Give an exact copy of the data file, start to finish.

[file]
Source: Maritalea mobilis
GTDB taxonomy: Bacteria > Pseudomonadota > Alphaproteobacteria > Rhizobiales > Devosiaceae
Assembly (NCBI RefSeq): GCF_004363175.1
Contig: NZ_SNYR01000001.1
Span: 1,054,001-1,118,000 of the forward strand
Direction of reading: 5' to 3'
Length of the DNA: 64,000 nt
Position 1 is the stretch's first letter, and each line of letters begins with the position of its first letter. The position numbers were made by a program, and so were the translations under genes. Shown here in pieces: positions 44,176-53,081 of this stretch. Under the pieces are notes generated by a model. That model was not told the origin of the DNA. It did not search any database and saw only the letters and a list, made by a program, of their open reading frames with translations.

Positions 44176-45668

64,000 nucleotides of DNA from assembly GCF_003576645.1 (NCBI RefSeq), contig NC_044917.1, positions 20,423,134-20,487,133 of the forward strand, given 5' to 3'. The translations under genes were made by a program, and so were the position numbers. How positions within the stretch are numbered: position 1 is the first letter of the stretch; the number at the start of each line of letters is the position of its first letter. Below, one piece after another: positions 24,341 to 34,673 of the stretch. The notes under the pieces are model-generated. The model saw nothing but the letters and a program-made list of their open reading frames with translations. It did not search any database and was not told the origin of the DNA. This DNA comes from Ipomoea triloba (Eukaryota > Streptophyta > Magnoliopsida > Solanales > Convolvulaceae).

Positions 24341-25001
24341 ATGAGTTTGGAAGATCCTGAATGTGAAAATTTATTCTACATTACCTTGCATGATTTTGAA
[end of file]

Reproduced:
Source: Maritalea mobilis
GTDB taxonomy: Bacteria > Pseudomonadota > Alphaproteobacteria > Rhizobiales > Devosiaceae
Assembly (NCBI RefSeq): GCF_004363175.1
Contig: NZ_SNYR01000001.1
Span: 1,054,001-1,118,000 of the forward strand
Direction of reading: 5' to 3'
Length of the DNA: 64,000 nt
Position 1 is the stretch's first letter, and each line of letters begins with the position of its first letter. The position numbers were made by a program, and so were the translations under genes. Shown here in pieces: positions 44,176-53,081 of this stretch. Under the pieces are notes generated by a model. That model was not told the origin of the DNA. It did not search any database and saw only the letters and a list, made by a program, of their open reading frames with translations.

Positions 44176-45668

64,000 nucleotides of DNA from assembly GCF_003576645.1 (NCBI RefSeq), contig NC_044917.1, positions 20,423,134-20,487,133 of the forward strand, given 5' to 3'. The translations under genes were made by a program, and so were the position numbers. How positions within the stretch are numbered: position 1 is the first letter of the stretch; the number at the start of each line of letters is the position of its first letter. Below, one piece after another: positions 24,341 to 34,673 of the stretch. The notes under the pieces are model-generated. The model saw nothing but the letters and a program-made list of their open reading frames with translations. It did not search any database and was not told the origin of the DNA. This DNA comes from Ipomoea triloba (Eukaryota > Streptophyta > Magnoliopsida > Solanales > Convolvulaceae).

Positions 24341-25001
24341 ATGAGTTTGGAAGATCCTGAATGTGAAAATTTATTCTACATTACCTTGCATGATTTTGAA